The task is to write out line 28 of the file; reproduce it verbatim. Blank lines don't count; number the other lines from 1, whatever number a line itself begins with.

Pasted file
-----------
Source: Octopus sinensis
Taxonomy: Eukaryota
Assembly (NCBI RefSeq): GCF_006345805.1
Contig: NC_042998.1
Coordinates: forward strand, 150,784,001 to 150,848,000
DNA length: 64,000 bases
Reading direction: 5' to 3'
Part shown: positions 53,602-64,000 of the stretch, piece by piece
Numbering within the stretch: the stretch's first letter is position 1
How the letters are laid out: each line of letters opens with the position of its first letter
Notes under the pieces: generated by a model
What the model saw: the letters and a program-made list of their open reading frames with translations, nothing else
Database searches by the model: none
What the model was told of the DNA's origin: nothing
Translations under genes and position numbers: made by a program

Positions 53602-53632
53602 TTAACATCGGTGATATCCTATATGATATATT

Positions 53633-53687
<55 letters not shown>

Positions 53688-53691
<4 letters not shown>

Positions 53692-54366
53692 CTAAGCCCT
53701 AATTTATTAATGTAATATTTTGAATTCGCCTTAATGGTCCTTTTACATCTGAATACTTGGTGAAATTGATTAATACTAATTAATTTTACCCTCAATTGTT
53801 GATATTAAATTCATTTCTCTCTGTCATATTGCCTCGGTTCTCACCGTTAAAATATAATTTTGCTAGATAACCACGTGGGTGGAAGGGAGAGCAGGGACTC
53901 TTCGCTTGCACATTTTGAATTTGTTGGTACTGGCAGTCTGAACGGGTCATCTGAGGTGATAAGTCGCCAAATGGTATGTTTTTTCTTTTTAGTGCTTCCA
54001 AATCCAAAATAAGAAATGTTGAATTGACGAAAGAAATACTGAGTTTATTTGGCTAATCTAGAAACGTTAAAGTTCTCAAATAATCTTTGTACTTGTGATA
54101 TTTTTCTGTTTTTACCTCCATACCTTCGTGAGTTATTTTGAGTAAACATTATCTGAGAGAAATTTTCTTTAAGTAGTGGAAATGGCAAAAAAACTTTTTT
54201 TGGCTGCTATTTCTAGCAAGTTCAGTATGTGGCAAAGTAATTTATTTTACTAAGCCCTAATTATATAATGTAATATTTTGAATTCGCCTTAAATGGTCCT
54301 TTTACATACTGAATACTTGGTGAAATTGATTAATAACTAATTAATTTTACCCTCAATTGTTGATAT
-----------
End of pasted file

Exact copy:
54101 TTTTTCTGTTTTTACCTCCATACCTTCGTGAGTTATTTTGAGTAAACATTATCTGAGAGAAATTTTCTTTAAGTAGTGGAAATGGCAAAAAAACTTTTTT